Engaging adaptive immunity with biomaterials.

Published

Journal Article

Adaptive immune responses, characterized by T cells and B cells engaging and responding to specific antigens, can be raised by biomaterials containing proteins, peptides, and other biomolecules. How does one avoid, control, or exploit such responses? This review will discuss major properties and processes that influence biomaterials-directed adaptive immunity, including the physical dimensions of a material, its epitope content, and its multivalency. Selected strategies involving novel biomaterials designs will be discussed to illustrate these points of control. Specific immunological processes that biomaterials are being developed to direct will be highlighted, including minimally inflammatory scaffolds for tissue repair and immunotherapies eliciting desired B cell (antibody) responses, T cell responses, or tolerance. The continuing development of a knowledge base for specifying the strength and phenotype of biomaterials-mediated adaptive immune responses is important, not only for the engineering of better vaccines and immunotherapies, but also for managing immune responses against newer generations of increasingly biological and biomolecular materials in contexts such as tissue repair, tissue engineering, or cell delivery.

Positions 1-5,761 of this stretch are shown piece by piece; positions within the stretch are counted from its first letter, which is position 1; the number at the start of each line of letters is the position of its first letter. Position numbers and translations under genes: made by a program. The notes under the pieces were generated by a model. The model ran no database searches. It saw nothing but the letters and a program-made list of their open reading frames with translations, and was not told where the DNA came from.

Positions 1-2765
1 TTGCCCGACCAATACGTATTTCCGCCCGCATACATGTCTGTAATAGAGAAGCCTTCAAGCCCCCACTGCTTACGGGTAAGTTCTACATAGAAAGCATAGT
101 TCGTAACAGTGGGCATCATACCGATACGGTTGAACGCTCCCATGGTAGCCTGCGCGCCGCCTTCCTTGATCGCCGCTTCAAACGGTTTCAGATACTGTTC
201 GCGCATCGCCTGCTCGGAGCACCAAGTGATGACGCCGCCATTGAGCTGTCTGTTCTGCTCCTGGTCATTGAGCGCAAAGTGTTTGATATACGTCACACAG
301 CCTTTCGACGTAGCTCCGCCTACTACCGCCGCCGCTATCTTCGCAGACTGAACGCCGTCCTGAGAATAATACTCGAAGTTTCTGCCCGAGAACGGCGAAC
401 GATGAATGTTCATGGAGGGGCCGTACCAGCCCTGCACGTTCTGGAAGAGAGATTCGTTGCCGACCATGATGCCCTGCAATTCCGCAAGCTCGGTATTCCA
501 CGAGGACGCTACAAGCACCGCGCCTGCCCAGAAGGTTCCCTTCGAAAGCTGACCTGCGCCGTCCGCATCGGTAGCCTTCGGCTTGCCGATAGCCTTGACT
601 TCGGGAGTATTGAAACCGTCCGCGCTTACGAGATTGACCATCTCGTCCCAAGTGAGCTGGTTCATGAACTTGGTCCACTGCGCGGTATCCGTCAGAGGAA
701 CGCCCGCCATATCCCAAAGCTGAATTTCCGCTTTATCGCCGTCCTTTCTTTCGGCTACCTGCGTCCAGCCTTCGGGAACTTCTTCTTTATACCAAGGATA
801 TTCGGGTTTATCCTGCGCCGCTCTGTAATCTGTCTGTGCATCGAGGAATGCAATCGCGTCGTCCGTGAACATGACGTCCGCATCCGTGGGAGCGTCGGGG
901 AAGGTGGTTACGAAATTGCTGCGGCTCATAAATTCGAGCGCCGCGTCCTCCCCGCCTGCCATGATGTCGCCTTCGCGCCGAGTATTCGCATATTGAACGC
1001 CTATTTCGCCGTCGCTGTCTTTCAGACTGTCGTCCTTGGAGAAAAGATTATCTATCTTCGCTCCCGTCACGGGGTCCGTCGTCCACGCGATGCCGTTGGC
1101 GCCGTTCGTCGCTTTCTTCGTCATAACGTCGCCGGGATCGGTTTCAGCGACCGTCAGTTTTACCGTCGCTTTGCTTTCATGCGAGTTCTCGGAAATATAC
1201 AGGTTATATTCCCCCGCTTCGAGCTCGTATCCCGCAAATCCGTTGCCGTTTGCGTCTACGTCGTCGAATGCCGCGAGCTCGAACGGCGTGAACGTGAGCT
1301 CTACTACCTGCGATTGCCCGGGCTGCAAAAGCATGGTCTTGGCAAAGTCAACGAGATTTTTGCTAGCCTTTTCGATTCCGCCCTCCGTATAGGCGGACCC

Full Text

Duke Authors

Cited Authors

  • Mora-Solano, C; Collier, JH

Published Date

  • May 2014

Published In

Volume / Issue

  • 2 / 17

Start / End Page

  • 2409 - 2421

PubMed ID

  • 24729870

Pubmed Central ID

  • 24729870

Electronic International Standard Serial Number (EISSN)

  • 2050-7518

International Standard Serial Number (ISSN)

  • 2050-750X

Digital Object Identifier (DOI)

  • 10.1039/c3tb21549k

Language

  • eng